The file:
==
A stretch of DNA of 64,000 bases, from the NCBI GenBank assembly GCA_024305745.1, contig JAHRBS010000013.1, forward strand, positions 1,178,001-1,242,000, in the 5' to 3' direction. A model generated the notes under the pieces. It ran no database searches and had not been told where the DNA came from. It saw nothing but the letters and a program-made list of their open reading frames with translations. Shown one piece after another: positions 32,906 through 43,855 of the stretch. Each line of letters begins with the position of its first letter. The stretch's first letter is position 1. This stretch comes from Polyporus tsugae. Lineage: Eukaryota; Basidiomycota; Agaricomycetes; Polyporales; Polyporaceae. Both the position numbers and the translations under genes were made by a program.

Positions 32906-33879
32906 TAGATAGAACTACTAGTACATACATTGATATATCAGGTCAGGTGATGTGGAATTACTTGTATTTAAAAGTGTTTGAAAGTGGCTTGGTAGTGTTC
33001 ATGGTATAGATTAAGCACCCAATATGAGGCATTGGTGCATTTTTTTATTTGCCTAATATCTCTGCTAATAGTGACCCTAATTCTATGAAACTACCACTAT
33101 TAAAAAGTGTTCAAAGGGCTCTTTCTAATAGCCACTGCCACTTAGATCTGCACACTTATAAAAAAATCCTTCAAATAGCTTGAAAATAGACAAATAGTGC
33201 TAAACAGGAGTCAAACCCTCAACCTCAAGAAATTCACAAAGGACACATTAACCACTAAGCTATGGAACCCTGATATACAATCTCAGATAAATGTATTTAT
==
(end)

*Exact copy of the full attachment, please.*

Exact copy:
A stretch of DNA of 64,000 bases, from the NCBI GenBank assembly GCA_024305745.1, contig JAHRBS010000013.1, forward strand, positions 1,178,001-1,242,000, in the 5' to 3' direction. A model generated the notes under the pieces. It ran no database searches and had not been told where the DNA came from. It saw nothing but the letters and a program-made list of their open reading frames with translations. Shown one piece after another: positions 32,906 through 43,855 of the stretch. Each line of letters begins with the position of its first letter. The stretch's first letter is position 1. This stretch comes from Polyporus tsugae. Lineage: Eukaryota; Basidiomycota; Agaricomycetes; Polyporales; Polyporaceae. Both the position numbers and the translations under genes were made by a program.

Positions 32906-33879
32906 TAGATAGAACTACTAGTACATACATTGATATATCAGGTCAGGTGATGTGGAATTACTTGTATTTAAAAGTGTTTGAAAGTGGCTTGGTAGTGTTC
33001 ATGGTATAGATTAAGCACCCAATATGAGGCATTGGTGCATTTTTTTATTTGCCTAATATCTCTGCTAATAGTGACCCTAATTCTATGAAACTACCACTAT
33101 TAAAAAGTGTTCAAAGGGCTCTTTCTAATAGCCACTGCCACTTAGATCTGCACACTTATAAAAAAATCCTTCAAATAGCTTGAAAATAGACAAATAGTGC
33201 TAAACAGGAGTCAAACCCTCAACCTCAAGAAATTCACAAAGGACACATTAACCACTAAGCTATGGAACCCTGATATACAATCTCAGATAAATGTATTTAT